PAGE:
is the test for the regression line as a whole).
Note that this test is affected by the order in which
variables are entered. The F test may show that adding a given
independent variable may raise the R2 level insignificantly, yet
were it to be entered in an earlier step an opposite finding
might be made. This would happen if the given independent
variable were entered after an independent variable with which it
was highly correlated.
RELATION OF STEPWISE REGRESSION TO PART CORRELATION
The coefficient of multiple determination, R-square, may be
interpreted as the sum of a series of correlation and part
correlation coefficients.
That is, the coefficient of multiple determination equals
the coefficient of determination between the first independent
variable and the dependent variable, plus the sum of part
correlations squared for each successive independent variable,
controlling for previously entered independent variables.
CORRECTION FOR SMALL SAMPLE SIZE
Correlation is sensitive to small sample size. Correlation
statistics computed on the basis of small samples tend to
overstate the degree of association. For small samples (e.g.,
under 100), the researcher should correct the coefficient of
multiple determination. Most computer programs report adjusted
R-square where appropriate.
REGRESSION ANALYSIS USING DUMMY VARIABLES
If a variable is a dichotomy (assumes the values of zero or
1), it may be used in regression analysis even though it is not
interval in level (e.g., male = 0, female = 1). A nominal-level
variable that assumes more than two values may be treated as a
set of dichotomies (e.g., region, where "East" = 0 if the unit is
not in the East, 1 if it is; "South" = 0 if the unit is not in
the South, 1 if it is; and so on for as many regions as are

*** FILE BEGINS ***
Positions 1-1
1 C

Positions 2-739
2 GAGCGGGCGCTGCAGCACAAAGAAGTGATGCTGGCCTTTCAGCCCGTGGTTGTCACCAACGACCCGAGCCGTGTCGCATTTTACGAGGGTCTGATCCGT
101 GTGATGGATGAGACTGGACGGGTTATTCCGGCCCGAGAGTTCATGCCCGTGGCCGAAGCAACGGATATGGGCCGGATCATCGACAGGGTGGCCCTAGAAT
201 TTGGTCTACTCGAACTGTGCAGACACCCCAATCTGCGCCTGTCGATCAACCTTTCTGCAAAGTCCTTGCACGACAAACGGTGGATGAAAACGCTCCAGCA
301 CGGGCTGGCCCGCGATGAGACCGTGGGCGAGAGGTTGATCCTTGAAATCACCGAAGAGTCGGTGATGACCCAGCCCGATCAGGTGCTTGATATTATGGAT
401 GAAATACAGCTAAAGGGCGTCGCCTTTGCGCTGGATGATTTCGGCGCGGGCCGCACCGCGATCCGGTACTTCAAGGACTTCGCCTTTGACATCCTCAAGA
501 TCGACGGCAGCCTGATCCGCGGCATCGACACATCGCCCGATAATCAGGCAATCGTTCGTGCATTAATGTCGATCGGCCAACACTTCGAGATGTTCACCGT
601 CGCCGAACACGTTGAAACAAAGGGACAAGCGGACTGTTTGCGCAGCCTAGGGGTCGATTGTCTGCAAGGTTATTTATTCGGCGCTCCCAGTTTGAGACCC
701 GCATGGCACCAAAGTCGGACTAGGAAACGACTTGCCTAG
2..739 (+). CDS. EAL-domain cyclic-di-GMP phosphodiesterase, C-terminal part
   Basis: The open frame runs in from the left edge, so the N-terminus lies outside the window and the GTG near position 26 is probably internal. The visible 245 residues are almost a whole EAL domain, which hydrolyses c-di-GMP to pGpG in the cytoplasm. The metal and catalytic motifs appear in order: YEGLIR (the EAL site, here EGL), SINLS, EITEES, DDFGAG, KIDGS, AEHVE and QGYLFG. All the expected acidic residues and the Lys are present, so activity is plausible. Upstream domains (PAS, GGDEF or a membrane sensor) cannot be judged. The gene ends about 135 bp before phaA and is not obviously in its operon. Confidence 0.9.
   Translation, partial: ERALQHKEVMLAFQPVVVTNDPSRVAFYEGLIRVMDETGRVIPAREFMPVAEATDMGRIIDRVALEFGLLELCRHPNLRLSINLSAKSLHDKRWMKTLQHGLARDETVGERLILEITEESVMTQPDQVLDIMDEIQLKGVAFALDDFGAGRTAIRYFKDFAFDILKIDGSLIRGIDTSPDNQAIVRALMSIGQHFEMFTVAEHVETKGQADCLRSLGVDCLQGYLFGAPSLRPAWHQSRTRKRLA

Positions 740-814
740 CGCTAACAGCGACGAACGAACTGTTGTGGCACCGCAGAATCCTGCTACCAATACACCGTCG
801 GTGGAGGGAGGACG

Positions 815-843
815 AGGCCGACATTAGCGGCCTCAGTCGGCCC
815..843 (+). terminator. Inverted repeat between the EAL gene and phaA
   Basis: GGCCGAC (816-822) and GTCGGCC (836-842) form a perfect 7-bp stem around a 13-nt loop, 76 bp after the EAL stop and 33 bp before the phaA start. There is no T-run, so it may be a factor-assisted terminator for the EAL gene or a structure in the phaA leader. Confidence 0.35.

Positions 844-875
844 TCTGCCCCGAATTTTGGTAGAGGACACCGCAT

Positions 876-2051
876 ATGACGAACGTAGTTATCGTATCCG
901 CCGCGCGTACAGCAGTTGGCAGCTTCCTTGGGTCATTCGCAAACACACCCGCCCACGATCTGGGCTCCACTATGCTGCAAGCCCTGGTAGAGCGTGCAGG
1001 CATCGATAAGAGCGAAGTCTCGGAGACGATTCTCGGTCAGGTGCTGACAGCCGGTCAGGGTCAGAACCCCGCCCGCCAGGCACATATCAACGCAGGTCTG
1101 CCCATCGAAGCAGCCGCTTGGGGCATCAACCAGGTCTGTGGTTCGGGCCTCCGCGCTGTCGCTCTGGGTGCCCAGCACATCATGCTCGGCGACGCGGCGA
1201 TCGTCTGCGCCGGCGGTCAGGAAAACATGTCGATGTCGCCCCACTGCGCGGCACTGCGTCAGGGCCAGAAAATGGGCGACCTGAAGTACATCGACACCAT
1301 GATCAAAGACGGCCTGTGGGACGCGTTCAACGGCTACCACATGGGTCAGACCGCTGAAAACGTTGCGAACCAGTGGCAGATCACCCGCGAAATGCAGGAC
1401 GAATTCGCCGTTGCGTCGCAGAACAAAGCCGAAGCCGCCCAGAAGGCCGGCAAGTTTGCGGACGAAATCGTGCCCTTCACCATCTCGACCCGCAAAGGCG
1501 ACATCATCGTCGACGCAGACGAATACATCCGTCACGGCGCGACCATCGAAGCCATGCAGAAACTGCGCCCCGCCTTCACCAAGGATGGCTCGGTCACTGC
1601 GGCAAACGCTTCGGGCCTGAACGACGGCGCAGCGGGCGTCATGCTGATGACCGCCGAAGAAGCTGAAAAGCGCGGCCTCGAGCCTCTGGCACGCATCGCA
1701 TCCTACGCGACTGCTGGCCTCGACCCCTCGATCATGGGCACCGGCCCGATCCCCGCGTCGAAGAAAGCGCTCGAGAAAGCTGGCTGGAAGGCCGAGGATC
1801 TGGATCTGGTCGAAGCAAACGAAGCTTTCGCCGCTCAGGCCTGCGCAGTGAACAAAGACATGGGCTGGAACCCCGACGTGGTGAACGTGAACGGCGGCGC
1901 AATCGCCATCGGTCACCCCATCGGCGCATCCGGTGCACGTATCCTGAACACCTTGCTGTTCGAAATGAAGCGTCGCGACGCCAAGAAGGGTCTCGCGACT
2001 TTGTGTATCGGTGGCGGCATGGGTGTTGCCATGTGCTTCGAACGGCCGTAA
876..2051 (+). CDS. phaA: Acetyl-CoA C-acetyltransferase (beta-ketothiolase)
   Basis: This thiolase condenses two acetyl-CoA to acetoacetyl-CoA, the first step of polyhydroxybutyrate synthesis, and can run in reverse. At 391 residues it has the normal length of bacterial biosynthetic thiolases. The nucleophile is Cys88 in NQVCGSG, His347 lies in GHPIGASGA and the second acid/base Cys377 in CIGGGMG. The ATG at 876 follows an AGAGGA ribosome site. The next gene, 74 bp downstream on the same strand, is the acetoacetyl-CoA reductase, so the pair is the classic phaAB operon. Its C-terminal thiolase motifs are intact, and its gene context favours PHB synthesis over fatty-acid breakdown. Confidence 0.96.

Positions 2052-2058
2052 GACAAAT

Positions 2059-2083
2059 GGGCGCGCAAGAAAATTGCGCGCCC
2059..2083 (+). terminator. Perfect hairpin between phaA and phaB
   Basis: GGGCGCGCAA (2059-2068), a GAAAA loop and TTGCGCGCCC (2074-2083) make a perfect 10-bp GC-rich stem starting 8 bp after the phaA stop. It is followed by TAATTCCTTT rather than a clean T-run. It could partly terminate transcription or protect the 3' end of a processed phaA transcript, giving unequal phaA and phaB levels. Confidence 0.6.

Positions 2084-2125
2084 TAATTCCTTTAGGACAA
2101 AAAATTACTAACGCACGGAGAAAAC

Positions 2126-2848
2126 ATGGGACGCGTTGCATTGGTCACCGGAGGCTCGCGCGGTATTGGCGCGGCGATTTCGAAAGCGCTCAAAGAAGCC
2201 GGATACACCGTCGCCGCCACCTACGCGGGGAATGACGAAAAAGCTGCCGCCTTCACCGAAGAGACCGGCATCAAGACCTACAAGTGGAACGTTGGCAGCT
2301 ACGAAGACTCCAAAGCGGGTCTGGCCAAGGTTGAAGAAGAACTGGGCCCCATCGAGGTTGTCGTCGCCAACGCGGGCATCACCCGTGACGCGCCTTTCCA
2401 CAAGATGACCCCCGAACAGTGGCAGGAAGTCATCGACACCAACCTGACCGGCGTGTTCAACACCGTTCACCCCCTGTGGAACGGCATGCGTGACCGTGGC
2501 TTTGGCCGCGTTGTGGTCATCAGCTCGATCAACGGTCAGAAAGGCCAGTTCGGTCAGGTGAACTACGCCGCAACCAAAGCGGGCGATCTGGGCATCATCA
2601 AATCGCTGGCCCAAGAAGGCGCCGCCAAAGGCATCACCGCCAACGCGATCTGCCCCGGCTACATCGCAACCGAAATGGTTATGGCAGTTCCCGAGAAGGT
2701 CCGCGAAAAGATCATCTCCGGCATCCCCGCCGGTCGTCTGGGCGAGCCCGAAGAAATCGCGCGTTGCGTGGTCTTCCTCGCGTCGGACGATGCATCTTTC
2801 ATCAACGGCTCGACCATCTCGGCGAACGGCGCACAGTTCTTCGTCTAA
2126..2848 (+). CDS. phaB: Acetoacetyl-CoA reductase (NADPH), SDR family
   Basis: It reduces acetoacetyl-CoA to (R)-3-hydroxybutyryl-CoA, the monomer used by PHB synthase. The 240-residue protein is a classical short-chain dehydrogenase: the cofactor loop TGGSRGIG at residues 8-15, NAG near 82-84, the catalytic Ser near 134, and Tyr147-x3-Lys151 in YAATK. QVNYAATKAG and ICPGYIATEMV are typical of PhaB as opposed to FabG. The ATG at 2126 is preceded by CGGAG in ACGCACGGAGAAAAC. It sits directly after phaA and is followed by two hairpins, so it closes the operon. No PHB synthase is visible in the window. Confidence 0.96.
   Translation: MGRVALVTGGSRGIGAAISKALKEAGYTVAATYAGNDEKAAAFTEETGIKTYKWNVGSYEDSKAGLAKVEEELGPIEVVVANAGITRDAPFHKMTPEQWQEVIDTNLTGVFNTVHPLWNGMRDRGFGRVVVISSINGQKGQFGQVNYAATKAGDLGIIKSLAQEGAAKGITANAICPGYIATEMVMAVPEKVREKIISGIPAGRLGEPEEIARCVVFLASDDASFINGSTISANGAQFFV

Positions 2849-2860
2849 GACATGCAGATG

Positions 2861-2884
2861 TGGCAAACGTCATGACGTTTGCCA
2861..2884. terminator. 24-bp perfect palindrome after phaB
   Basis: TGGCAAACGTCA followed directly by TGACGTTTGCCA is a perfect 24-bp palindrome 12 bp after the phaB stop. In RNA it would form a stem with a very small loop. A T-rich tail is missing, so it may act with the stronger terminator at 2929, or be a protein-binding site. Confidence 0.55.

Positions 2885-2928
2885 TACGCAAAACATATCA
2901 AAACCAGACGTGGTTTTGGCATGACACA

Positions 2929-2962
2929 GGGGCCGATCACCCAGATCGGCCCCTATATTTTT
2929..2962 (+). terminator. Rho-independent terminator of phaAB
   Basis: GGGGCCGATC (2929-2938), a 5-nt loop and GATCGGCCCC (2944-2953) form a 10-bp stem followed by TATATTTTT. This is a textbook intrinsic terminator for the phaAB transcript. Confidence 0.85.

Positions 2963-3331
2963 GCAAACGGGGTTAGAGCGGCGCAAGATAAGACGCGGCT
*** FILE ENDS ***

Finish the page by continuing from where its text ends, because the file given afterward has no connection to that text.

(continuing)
included in the study).
Through use of such dummy variables, regression analysis can
be extended to nominal-level data. Similarly, ordinal data (scale
ranks in a Guttman scale of conservatism, for example) or
interval data (age ranges, such as 10-19, 20-29, etc., for
example) may be converted to sets of dummy variables as well.
Dummy variable, analysis assumes that the dummy variables
(e.g., regions, conservatism scale types, age ranges) are
mutually exclusive. The dependent variable is assumed to be
continuous and interval in level. The dummy variables used are
not exhaustive however (i.e., one region, scale rank, or age
range must be omitted from the analysis).
The set of dummy variables is not exhaustive because of
reasons pertaining to the previous discussion of
multicollinearity. If a set of three dummy variables is
exhaustive (all units must receive a 1 score on one variable and
0 scores on the others), then when we know a unit's score on the
first two variables, we have predetermined its score on the third
variable. In other words, the third variable would be a linear
function of the first two, and this multicollinearity would lead
to a high standard error undermining the interpretability of the
regression coefficients.
Therefore, if there is one set of dummy variables, we must
either drop one to make the set nonexhaustive or set the constant
equal to zero. If there are two sets of dummy variables, we must
drop one variable from each set or drop one from one set and set
the constant equal to zero. For three sets we must drop one from
each, or drop two and set the constant at zero; etc. In general,